SEVENSEAS Marine Conservation & Travel Issue 16, September 2016 - Page 38

pounds versus 3.2 million pounds, a trend that repeated in 2014, though to a lesser extent. While these statistics do not account for unwanted species caught by commercial vessels and dumped at sea (though most are landed), it suggests that a many people with a single hook can in fact have an impact akin to one person with many hooks.

The targeting of large sharks by recreational fishermen hoping to break world records may also exacerbate these effects. As in other species of fish, larger sharks have a greater reproductive potential, showing an ability to carry more young and reproduce more often. Females also tend to be larger than males, meaning the largest individuals in a population are often pregnant females. Therefore, removing a single large shark could have a disproportionately negative impact on the population, which is of special concern for species with already declining numbers. Currently, 15 species of sharks with world records issued by the International Game Fishing Association are also listed as “Threatened with Extinction” by the International Union for the Conservation of Nature.

Even if a shark is released alive, the stress caused by its capture could result in its death, even days or weeks later. Research shows that certain species are more susceptible to capture stress than others, with hammerheads named as particularly vulnerable. Dr. Austin Gallagher, who studies sharks’ behavioral and physiological response to capture, says his work implies that hammerheads’ elevated stress response is associated with its hard-fighting nature and tendency to “pull line,” the same quality that makes them a highly sought target for recreational anglers.

Many fishermen are aware of hammerheads’ vulnerability, and try to increase their chances by minimizing fight times and keeping them submerged while removing gear. While Dr. Gallagher appreciates these efforts, he says given hammerheads’ high stress response even at low fight times, they are not enough to stop the plummeting of their populations. In one of his studies, a great hammerhead died minutes after being released while being fought for under half an hour, even when using lower-stress fishing techniques. Given this outcome, Dr. Gallagher says hammerheads are better off risking the hazards of retained gear left by an angler cutting the line immediately than fighting being reeled into the boat or shore. Although, the best practice, he says, would be for fishermen to stop targeting fragile species altogether. “I love recreational anglers, they are great people and most of them really care about the resource,” he says, “but they have to listen to the data.” He also stresses the responsibility of scientists to effectively communicate this data and actively engaging with anglers, the importance of which “cannot be overstated.”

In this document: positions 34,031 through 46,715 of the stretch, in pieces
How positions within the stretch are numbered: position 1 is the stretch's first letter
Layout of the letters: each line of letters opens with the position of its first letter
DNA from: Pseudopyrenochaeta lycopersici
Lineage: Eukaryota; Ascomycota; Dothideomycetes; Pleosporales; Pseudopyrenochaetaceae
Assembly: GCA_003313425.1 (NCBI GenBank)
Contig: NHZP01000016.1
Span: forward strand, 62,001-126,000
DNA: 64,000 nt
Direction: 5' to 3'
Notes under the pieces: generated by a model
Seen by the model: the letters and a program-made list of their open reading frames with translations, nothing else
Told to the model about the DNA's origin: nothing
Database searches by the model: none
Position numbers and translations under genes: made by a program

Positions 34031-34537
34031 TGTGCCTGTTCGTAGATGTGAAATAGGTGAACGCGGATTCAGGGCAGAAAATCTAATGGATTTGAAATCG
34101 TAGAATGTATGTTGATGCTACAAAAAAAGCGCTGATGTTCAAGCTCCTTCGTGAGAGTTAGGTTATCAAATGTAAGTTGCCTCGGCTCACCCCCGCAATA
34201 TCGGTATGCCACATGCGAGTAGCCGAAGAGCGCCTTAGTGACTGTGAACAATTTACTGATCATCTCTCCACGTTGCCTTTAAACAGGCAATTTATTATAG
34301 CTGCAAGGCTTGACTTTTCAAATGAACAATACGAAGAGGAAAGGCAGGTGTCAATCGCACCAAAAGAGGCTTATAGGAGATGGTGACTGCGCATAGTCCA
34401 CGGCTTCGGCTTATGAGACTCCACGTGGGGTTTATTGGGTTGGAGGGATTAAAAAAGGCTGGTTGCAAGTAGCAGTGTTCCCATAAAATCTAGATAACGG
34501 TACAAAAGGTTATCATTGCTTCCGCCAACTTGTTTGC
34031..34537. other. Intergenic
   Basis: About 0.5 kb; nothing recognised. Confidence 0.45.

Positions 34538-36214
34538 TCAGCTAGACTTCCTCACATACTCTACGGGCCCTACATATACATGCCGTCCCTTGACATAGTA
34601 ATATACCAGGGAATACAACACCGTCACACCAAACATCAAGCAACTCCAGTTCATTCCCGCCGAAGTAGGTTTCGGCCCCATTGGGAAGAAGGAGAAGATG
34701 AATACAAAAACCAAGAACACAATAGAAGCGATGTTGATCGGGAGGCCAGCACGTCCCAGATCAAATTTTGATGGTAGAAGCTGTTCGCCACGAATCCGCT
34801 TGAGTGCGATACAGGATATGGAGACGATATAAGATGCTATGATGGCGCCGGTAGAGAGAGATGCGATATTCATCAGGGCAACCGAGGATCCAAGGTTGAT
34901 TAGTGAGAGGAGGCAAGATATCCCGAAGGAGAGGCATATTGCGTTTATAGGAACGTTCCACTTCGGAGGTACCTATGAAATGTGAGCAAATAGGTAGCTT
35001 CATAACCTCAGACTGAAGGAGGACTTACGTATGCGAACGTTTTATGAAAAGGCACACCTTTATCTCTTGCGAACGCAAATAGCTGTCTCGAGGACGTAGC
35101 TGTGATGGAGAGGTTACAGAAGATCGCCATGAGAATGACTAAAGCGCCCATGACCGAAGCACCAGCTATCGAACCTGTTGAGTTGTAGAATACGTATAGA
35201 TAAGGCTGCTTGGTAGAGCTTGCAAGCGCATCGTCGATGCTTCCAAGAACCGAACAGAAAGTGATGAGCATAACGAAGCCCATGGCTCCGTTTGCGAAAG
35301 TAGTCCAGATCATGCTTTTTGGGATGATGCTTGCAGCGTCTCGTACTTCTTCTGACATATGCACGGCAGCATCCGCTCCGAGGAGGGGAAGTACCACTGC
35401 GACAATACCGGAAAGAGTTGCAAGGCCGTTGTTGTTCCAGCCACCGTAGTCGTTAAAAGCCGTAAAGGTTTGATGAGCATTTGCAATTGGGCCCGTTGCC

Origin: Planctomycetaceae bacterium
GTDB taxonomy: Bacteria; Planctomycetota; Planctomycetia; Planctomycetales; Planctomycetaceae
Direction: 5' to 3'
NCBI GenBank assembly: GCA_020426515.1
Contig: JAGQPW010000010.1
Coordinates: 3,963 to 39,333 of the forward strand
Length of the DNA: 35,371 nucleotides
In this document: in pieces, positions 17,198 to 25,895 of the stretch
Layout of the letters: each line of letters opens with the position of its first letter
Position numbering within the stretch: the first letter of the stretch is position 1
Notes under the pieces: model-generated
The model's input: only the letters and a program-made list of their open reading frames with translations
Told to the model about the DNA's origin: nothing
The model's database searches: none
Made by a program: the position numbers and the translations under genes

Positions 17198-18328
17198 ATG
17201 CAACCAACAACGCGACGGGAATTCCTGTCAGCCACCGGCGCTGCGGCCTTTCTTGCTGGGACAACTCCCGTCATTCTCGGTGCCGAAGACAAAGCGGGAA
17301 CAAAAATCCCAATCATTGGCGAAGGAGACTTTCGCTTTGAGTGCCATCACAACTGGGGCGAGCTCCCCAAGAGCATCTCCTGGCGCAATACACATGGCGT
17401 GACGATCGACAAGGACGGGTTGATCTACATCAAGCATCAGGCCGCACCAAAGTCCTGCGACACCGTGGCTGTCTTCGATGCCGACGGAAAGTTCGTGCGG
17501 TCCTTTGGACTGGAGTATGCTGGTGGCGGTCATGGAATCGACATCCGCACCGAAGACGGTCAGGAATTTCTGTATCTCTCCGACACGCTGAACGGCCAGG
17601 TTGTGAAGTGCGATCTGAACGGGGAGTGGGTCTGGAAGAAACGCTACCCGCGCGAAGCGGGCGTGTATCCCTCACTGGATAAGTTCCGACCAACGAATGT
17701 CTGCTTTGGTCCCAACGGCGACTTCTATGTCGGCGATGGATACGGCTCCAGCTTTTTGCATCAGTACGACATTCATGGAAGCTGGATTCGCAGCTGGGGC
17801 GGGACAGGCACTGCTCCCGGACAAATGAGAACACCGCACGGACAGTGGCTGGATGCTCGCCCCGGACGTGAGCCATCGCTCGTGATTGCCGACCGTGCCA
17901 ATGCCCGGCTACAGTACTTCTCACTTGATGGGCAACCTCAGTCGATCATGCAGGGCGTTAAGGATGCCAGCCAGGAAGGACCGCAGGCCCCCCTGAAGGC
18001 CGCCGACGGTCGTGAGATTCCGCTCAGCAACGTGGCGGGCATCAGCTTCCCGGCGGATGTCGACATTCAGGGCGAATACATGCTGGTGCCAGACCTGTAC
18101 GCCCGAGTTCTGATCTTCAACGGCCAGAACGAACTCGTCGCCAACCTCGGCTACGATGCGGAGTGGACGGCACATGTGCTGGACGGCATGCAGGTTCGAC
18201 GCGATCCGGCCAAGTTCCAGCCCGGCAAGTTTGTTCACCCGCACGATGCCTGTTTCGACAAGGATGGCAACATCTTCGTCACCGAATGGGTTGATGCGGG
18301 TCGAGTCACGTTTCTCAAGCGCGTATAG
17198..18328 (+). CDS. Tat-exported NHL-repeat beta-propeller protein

particularly vulnerable. Dr. Austin Gallagher, who studies sharks’ behavioral and physiological response to capture, says his work implies that hammerheads’ elevated stress response is associated with its hard-fighting nature and tendency to “pull line,” the same quality that makes them a highly sought target for recreational anglers.

Many fishermen are aware of hammerheads’ vulnerability, and try to increase their chances by minimizing fight times and keeping them submerged while removing gear. While Dr. Gallagher appreciates these efforts, he says given hammerheads’ high stress response even at low fight times, they are not enough to stop the plummeting of their populations. In one of his studies, a great hammerhead died minutes after being released while being fought for under half an hour, even when using lower-stress fishing techniques. Given this outcome, Dr. Gallagher says hammerheads are better off risking the hazards of retained gear left by an angler cutting the line immediately than fighting being reeled into the boat or shore. Although, the best practice, he says, would be for fishermen to stop targeting fragile species altogether. “I love recreational anglers, they are great people and most of them really care about the resource,” he says, “but they have to listen to the data.” He also stresses the responsibility of scientists to effectively communicate this data and actively engaging with anglers, the importance of which “cannot be overstated.”

Hammerheads are already protected in certain states, such as Florida, but Gallagher says given their fragility they should also be given greater federal protections, though petitions to do so were rejected for two of the three species. A recent study by Gallagher’s colleague from the University of Miami, Dr. Neil Hammerschlag, could help bolster this argument. It showed that only 17 percent of hammerheads’ core range on the Atlantic seaboard—the places where they spend most of their time—are protected, but covering hammerheads under federal law would cover this range entirely. “One of the big arguments is that sharks are highly mobile and will end up in international waters where there’s no protection in place, so why should we lose the economic opportunity if it will be exploited elsewhere?” Dr. Hammerschlag states, “But if you protect them in key areas where they are doing important things like feeding and reproducing, you don’t necessarily have to protect them everywhere they go,” adding that in the past, such policies have brought other migratory species, such as birds, back from the brink of extinction.

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